= .003, P = .03, and model-adjusted R2 = 0.09; and monitor: β = .028, P = .008, and model-adjusted R2 = 0.13). Likewise, physical activity as measured by the questionnaire in 1995 was also a significant independent predictor of gait speed in 1999 (β
= .004, P<.001, and model-adjusted R2 = 0.19).
To examine the association between consistent past physical activity and current functional status, we used the activity groupings based on the recommended level of physical activity from the physical activity questionnaire (never active [reporting <1000 kcal/wk of physical activity in 1985 and 1995], inconsistently active [reporting ≥1000 kcal/wk of physical activity in 1985 or 1995], or always active [reporting ≥1000 kcal/wk of physical activity in 1985 and 1995]). We had complete physical activity data from the 1985 and 1995 questionnaires for 171 participants. Of the 171 participants, 45 (26.3%) reported at least 1000 kcal/wk of physical activity at both time points. We classified these participants as being always active. Of the participants, 66 (38.6%) reported less than 1000 kcal/wk of physical activity at both time points. We classified these participants as being always inactive. The remaining women, 60 (35.1%), were classified as being inconsistently active from 1985 to 1995.
The χ2 test for trend and the 1-way analysis of variance with linear contrasts (ie, test for trend) showed that the more bouts of recommended physical activity level from 1985 to 1995 (ie, consistency of physical activity) that the women participated in, the better their functional status was in 1999 (Figure 1). Only 17 (37.8%) of the 45 women who were above the recommended level of physical activity at both time points (ie, always active) reported difficulty with ADL in 1999, compared with 24 (40%) of the 60 women who inconsistently met the recommended level of physical activity (ie, inconsistently active) and 39 (59.1%) of the 66 women who were always below the recommended level of physical activity (ie, always inactive) (P = .02). Likewise, women who were above the recommended level of physical activity in 1985 and 1995 had a faster gait speed in 1999 compared with women who were below the recommended level of physical activity in 1985 or 1995 or below the recommended level of physical activity in both years (1.17 vs 1.15 vs 1.03 m/s; P = .002). Eliminating women who reported in 1999 that their physical activity was limited by their health from the analyses, the association between past physical activity and current functional status was weakened but remained significant (data not shown).
Consistency of physical activity (ie, being never active, inconsistently active, or always active) was a significant (P = .006) predictor of gait speed in 1999 (Table 4). After controlling for age, number of chronic conditions present in 1999, and if physical activity was limited by health in 1999, consistency of past physical activity contributed to the prediction of gait speed in 1999 (β = .08, P<.001, and model-adjusted R2 = 0.14). Not surprisingly, when we eliminated those women who reported in 1999 that their physical activity was limited by their health, the association between past physical activity and gait speed in 1999 remained (data not shown). All 2-way interactions with physical activity were not significant predictors of gait speed (P range, .25 to .52).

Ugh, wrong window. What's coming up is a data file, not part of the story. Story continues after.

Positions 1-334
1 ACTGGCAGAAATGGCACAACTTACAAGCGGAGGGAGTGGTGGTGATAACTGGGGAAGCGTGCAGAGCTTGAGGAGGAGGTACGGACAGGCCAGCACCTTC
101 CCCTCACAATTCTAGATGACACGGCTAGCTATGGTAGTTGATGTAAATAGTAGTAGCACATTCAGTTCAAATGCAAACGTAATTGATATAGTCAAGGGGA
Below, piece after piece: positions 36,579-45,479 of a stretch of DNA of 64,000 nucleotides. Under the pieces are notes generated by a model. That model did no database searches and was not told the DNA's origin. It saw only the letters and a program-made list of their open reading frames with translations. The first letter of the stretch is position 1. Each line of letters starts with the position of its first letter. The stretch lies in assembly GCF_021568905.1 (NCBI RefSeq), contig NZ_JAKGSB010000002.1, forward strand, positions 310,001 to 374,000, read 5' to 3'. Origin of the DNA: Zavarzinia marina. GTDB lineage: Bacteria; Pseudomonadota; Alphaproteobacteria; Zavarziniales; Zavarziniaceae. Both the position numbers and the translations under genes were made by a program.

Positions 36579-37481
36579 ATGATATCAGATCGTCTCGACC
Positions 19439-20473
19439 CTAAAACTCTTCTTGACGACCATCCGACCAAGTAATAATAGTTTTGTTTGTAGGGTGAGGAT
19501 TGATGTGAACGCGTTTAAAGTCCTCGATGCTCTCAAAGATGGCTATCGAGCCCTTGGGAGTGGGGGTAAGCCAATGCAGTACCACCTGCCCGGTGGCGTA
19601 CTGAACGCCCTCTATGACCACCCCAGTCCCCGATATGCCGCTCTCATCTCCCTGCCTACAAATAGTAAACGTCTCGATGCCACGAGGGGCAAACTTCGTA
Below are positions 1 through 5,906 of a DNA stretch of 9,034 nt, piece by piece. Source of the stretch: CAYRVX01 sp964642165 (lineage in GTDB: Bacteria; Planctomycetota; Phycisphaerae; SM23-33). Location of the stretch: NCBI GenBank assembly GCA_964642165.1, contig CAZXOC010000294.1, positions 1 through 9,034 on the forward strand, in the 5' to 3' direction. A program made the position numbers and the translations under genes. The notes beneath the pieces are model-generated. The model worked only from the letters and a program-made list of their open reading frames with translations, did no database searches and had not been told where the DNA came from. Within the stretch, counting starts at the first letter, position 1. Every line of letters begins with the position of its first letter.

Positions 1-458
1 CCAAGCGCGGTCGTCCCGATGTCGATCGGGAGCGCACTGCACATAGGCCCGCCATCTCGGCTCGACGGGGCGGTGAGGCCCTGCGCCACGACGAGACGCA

This study is one of the first to examine the long-term effects of physical activity on functional status in older women. Physical activity seems to be related to functional status 14 years later in postmenopausal women, thus suggesting the importance of physical activity in maintaining functional ability later in life. Our findings were consistent whether we used gait speed, the PPT score, or self-reported ADL function as the outcome, thus strengthening our findings.
While several prospective studies3-10 have demonstrated that physical activity is related to functional status, a few3,27 have failed to show a similar association. Most studies3-5,7-10 that have shown an association between physical activity and functional status have had a short follow-up period, usually less than 6 years. The studies that failed to show an association between physical activity and functional status included longer follow-up periods. For example, Simonsick et al3 examined the association between physical activity at baseline and functional status 3 and 6 years later. At the first follow-up (3 years), physical activity was related to functional status. However, with increased time between the physical activity and functional status measures (6 years), the association was significantly weakened. Likewise, in an extensive 21-year prospective study,27 physical activity at baseline was not associated with functional status at the end of the study.
Throughout our study, we were able to show that physical activity was related to functional status. Similar to other researchers, we demonstrated that over a short period, physical activity was related to functional status. However, unlike other investigators,3,27 in our study the association between physical activity and functional status was maintained over a longer period. The ability to detect an association between physical activity and functional status over a long period is most likely attributed to our measurement techniques.